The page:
My current ‘to read’ pile is the largest it’s been in a while. I’d say ‘oops’ but I really have no issue with this (except that I’ve put myself on a book buying embargo until it shrinks a bit, that is woeful). Anyway, I bought myself a few dance related books by following ‘Amazon recommends’ (which my bank balance does not recommend but hey-ho) and wound up with a copy of Deborah Bull’s Dancing Away. I’d read her Everyday Dancer earlier in the year as an ‘emergency read’ (translate: I finished my book and needed to buy something to read on the way home) and my whelm was neither under nor over by it. On the other hand, Dancing Away which chronicles Bull’s time away from the Royal Opera House whilst it was being redeveloped, I adored. Upshot: Deborah Bull is ace and you should all read it.

You can take the girl out of ballet…

Remember at the beginning of the year I had some half-assed intentions of things I wanted to do this year? Maybe? Well I still haven’t learned to crochet and my ‘learning to cook’ stalled a little when I went back to ballet but I have branched out a little on the dance front. What have I learned? You can take the girl out of ballet, but you can’t take ballet out of the girl. My run in with street dance was hilarious, everything about it my inner-ballet-ness simply went ‘no’ to. Oh dear. I loved the class but it was something I could only do once. Tap’s going better but I need to get shoes with heel taps because I keep missing beats (also need to relax more, but again: ballet says no). On the other hand, the ballet/yoga fusion class I did was pretty neat: aced the ballet parts, floundered a little with the yoga parts (but apparently I have “nice extensions”, get in) but certainly left feeling well worked and well stretched.

Pink tights

I know I’ve made my feelings on pink tights quite plain, also pink shoes and just pink in general. Anyway I’ve been on/off braving pink shoes of late and for some reason unknown to myself I now own a pair of pink tights. At the moment they are offensively pink, I’m hoping that a few washes will make them less so… I’m almost loath to admit it but my legs don’t look as dreadful as I feared in them and, well, actually they go quite well with my pink shoes.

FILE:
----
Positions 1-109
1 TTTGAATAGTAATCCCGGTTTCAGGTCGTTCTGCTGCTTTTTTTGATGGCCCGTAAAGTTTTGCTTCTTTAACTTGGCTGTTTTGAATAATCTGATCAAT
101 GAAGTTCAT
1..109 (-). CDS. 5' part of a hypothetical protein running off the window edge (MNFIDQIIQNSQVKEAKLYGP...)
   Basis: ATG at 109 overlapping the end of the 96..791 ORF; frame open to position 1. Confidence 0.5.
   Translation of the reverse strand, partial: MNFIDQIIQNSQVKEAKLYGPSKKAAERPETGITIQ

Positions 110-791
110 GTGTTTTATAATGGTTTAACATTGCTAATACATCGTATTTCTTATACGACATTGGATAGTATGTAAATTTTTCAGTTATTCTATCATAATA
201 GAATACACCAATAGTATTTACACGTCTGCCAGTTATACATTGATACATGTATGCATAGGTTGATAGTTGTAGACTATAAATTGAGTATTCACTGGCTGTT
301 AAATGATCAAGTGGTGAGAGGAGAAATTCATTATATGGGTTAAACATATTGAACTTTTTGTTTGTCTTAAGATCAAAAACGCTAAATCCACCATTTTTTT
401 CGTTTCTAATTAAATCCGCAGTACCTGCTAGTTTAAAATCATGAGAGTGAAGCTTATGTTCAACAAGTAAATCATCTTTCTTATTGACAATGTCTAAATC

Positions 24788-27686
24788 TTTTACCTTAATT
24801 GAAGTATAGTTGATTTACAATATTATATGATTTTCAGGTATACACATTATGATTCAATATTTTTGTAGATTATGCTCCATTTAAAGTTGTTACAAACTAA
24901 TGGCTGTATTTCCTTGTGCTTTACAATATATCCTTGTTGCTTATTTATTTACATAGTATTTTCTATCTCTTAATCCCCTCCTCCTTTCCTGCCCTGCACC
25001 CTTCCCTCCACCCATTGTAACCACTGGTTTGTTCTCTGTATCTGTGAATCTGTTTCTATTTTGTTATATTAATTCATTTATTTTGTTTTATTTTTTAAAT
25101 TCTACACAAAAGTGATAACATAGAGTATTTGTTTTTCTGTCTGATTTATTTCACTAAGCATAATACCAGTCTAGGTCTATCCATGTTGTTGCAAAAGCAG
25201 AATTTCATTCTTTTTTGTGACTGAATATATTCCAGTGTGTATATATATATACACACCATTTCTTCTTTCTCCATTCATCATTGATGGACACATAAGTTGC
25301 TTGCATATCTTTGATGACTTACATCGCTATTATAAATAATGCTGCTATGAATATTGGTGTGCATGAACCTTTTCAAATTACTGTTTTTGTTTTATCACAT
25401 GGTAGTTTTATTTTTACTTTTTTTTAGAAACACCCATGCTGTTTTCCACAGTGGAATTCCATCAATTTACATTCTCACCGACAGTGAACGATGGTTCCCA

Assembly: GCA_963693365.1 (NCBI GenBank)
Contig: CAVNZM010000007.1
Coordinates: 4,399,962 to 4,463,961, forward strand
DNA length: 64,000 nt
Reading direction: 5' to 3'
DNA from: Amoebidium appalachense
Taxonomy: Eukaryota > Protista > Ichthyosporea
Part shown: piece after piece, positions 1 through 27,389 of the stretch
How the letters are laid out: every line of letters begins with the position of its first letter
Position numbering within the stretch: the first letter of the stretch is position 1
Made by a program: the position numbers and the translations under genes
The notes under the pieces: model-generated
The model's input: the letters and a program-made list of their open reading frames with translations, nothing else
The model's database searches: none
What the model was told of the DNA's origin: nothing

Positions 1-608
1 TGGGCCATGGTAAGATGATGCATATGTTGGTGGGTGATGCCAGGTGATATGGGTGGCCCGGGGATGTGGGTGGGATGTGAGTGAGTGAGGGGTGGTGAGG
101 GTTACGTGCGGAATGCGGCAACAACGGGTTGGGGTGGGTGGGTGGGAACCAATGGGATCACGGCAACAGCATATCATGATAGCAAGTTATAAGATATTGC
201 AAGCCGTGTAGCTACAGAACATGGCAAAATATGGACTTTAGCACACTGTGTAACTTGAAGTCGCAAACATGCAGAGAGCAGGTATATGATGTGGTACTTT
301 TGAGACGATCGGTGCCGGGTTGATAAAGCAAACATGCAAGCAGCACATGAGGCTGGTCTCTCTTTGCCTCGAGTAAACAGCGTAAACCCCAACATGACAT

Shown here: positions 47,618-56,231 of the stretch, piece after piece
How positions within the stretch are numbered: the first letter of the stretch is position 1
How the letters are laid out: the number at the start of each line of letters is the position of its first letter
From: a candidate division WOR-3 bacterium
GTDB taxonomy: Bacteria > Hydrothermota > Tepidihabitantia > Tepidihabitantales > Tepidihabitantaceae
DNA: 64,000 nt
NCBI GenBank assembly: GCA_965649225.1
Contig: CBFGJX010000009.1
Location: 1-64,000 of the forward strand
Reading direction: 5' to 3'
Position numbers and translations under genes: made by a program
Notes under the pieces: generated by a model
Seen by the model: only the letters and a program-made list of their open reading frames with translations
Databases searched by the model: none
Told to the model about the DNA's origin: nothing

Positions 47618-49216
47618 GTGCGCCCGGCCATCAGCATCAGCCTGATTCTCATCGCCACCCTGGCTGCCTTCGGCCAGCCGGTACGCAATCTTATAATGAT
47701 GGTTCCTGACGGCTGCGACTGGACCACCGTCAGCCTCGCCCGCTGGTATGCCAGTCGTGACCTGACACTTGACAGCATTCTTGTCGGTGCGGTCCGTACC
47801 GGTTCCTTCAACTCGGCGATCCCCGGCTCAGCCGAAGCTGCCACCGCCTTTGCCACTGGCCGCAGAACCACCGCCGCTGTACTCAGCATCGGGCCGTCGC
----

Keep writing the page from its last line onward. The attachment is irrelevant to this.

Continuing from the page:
But I’d just like to state for the record: I WILL NOT NEVER EVER BE BUYING A ‘BALLET PINK’ LEOTARD. Even the mere notion is enough to make me want to vomit.

Other things

STEPHANIE O’BRIEN, JUST… WHAT… WHAT… I can’t even. I have no words, no feelings, no… nothing. Anything else I’d even half contemplated sticking in this blog post has gone out of the window at Steph announcing she’s leaving the Puppini Sisters. STEPH WHO KISSED MY CHEEK AND CALLED ME A ‘GOOD GIRL’. Don’t mind me, I’m just going to be in the corner CRYING ALL THE TEARS. (Yerno, good luck to her with her new ventures and what not but I’m still uber sad.)

Coming on the back of the fact I am still having all of the ~feels having watched In Excelsis Deo (West Wing 1.9) last night, my fangirl heart is not coping. Toby, Mrs Landingham, CJ/Danny…

I need to go and live in a cave. Or maybe just go to Rural Derbyshire for the weekend and cold turkey on life in general. Just as well I’m off there tomorrow night then! As Mr T would advise: RECOUP.


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Filed under I dance (not by Toyota), random stuff and nonsense

“Still, grey and to all appearances… curled up in the corner lost with the Chalet School.”

“A good book on your shelf is a friend that turns its back on you and remains a friend.”  ~Author Unknown